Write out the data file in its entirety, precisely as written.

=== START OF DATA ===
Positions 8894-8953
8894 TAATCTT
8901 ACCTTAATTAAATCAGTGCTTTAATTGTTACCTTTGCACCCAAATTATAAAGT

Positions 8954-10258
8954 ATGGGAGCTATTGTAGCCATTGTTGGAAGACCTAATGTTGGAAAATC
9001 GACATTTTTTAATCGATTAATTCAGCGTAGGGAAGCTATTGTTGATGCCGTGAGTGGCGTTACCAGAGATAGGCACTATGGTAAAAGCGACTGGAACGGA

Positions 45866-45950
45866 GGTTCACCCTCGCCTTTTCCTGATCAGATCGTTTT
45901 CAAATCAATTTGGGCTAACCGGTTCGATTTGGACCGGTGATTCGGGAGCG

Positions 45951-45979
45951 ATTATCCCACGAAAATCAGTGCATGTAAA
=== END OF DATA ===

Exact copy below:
Positions 8894-8953
8894 TAATCTT
8901 ACCTTAATTAAATCAGTGCTTTAATTGTTACCTTTGCACCCAAATTATAAAGT

Positions 8954-10258
8954 ATGGGAGCTATTGTAGCCATTGTTGGAAGACCTAATGTTGGAAAATC
9001 GACATTTTTTAATCGATTAATTCAGCGTAGGGAAGCTATTGTTGATGCCGTGAGTGGCGTTACCAGAGATAGGCACTATGGTAAAAGCGACTGGAACGGA

Positions 45866-45950
45866 GGTTCACCCTCGCCTTTTCCTGATCAGATCGTTTT
45901 CAAATCAATTTGGGCTAACCGGTTCGATTTGGACCGGTGATTCGGGAGCG

Positions 45951-45979
45951 ATTATCCCACGAAAATCAGTGCATGTAAA